Gráinne de Búrca’s worldview expanded when she moved from Ireland to mainland Europe, and then to the United States. So, too, has her interest in issues of governance expanded, such that de Búrca, a professor of law, now writes increasingly about international and transnational governance.
It is a timely subject, because as the development of the European Union (EU) and recent events in the global economy have shown, the era of independent states that can act purely in their own self-interest and regardless of the impact on others is over.
International institutions such as the United Nations, World Bank and World Trade Organization (WTO); more recent transgovernmental networks such as the Group of 20 (G20); and the growing number of regional organizations such as the EU, Association of South-East Asian Nations (ASEAN) and the African Union are more important than ever, according to de Búrca.
“The phenomenon of governance escaping the state is really what interests me,” she said. “Although the growing interdependence of states requires transnational governance solutions, there are problems of legitimacy and effectiveness. People are deeply suspicious of what they perceive as faceless bureaucrats and elites.”
De Búrca came from the European University Institute in Florence, Italy, to the Fordham School of Law in 2006. She is currently working out of an office on Washington Square Park in Manhattan as part of a yearlong fellowship with the Straus Institute for the Advanced Study of Law and Justice at New York University. The institute’s research theme this year is “the turn to governance in international law,” which de Búrca said may seem obscure, but is a phenomenon with many practical consequences.
“International law is a traditional and old-fashioned discipline in some ways, and has not fully adjusted to the rapidly changing global environment,” she said. “But the discipline has begun to change, and to reflect some of the major changes that have taken place in the international environment over the last half-century or so, with even greater intensity in recent decades.
“There has been a turn away from traditional international legal mechanisms and diplomacy, and a rise in novel forms of ‘global governance.’ This term includes all kinds of patterns of transnational policy-making and lawmaking involving different groupings and networks of actors, both public and private,” she said. “The picture is much more fuzzy, complex and opaque than the traditional realm of international law, which was composed primarily of sovereign states interacting amongst themselves.”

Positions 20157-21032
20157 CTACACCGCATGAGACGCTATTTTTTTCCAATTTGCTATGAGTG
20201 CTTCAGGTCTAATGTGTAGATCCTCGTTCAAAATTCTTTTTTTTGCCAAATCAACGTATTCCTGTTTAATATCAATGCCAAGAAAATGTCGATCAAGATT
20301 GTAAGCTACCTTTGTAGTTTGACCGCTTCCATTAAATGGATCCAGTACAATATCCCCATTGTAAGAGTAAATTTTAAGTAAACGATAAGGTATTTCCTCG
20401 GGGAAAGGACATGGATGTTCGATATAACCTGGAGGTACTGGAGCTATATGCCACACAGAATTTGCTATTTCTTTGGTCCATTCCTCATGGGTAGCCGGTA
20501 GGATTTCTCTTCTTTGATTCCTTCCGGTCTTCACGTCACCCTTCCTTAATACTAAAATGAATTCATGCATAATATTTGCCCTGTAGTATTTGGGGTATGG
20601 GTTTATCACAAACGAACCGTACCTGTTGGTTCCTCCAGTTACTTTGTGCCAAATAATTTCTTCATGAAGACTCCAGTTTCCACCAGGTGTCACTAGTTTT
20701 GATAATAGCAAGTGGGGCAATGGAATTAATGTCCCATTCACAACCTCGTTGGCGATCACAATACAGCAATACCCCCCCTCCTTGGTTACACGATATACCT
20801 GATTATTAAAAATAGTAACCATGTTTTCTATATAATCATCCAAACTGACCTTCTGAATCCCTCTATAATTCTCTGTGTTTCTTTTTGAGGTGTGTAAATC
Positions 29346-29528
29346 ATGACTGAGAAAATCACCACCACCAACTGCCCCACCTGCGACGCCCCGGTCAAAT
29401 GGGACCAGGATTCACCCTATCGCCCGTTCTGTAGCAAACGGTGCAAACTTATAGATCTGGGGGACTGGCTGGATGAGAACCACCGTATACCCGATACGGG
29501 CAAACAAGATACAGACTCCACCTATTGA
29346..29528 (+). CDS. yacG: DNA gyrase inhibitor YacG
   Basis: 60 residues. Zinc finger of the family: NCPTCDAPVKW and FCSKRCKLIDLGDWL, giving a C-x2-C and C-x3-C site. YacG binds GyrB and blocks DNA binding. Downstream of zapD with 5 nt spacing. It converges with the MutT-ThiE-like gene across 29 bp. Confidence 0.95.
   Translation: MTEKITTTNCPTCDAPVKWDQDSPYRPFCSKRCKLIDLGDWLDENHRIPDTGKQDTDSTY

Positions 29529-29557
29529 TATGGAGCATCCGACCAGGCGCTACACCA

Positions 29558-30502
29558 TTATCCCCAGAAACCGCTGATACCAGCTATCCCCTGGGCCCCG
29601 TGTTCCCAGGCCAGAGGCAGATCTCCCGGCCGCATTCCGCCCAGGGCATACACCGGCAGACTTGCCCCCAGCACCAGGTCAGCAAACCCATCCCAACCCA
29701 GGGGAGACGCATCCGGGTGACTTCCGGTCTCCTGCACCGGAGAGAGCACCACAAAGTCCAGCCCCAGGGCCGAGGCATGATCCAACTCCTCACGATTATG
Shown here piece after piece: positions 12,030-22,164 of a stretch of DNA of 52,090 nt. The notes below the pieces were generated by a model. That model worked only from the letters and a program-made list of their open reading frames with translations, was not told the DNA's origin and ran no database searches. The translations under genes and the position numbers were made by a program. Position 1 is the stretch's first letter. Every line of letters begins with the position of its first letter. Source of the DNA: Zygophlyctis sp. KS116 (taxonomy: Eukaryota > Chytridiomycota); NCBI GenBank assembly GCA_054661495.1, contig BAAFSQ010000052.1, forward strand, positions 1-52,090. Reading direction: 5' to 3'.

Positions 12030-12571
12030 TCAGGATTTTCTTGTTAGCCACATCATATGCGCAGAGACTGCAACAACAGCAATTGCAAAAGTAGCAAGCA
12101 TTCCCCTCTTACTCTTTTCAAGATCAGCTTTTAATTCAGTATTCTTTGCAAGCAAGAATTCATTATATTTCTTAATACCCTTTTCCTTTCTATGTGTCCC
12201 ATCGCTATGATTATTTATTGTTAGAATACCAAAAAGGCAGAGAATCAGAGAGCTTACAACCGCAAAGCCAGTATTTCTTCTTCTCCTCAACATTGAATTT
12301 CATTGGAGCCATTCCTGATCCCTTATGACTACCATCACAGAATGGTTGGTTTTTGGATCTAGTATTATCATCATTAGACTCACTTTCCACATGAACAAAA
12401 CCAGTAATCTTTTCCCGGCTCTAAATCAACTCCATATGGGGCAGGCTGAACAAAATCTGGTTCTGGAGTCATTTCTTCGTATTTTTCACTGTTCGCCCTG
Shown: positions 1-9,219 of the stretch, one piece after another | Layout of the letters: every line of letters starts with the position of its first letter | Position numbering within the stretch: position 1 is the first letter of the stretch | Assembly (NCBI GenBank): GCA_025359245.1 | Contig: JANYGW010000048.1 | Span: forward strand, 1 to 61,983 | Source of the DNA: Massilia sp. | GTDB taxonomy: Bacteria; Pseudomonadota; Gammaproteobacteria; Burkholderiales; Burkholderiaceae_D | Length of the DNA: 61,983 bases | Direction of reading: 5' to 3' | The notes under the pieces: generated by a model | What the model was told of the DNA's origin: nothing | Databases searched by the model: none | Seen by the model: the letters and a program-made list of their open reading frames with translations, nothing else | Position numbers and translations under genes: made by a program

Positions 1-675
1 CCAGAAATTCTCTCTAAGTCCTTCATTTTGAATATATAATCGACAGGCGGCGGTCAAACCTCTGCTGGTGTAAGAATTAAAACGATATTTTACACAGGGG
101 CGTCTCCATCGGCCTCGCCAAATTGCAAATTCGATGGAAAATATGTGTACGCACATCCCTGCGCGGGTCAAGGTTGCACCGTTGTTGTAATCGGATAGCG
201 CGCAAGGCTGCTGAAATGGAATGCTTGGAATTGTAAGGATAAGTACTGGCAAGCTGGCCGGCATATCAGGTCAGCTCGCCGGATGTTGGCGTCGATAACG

Having spent the last few years examining how the 27-member European Union works to address issues such as trade, social policy, anti-discrimination and anti-terrorism issues in her papers, including “The European Court of Justice and the International Legal Order after Kadi” (Harvard International Law Journal, 2009), de Búrca is now examining how the EU is influencing the international legal realm as an emerging global actor.
For example, she cited the fact that the EU had, for the first time, participated in the negotiation and signing of an international human rights treaty, the U.N. Convention on the Rights of Persons with Disabilities, which was recently adopted by the United Nations General Assembly. Unlike previous U.N. human rights treaties, this one was negotiated with the strong participation of organizations representing people with disabilities, and other non-governmental organizations, and contained several novel features that make it a promising instrument for delivering the social change that is needed.
Some of these features—including the strong participation of key “stakeholders” in many aspects of policy-making—are a familiar part of how the European Union operates in its internal domain.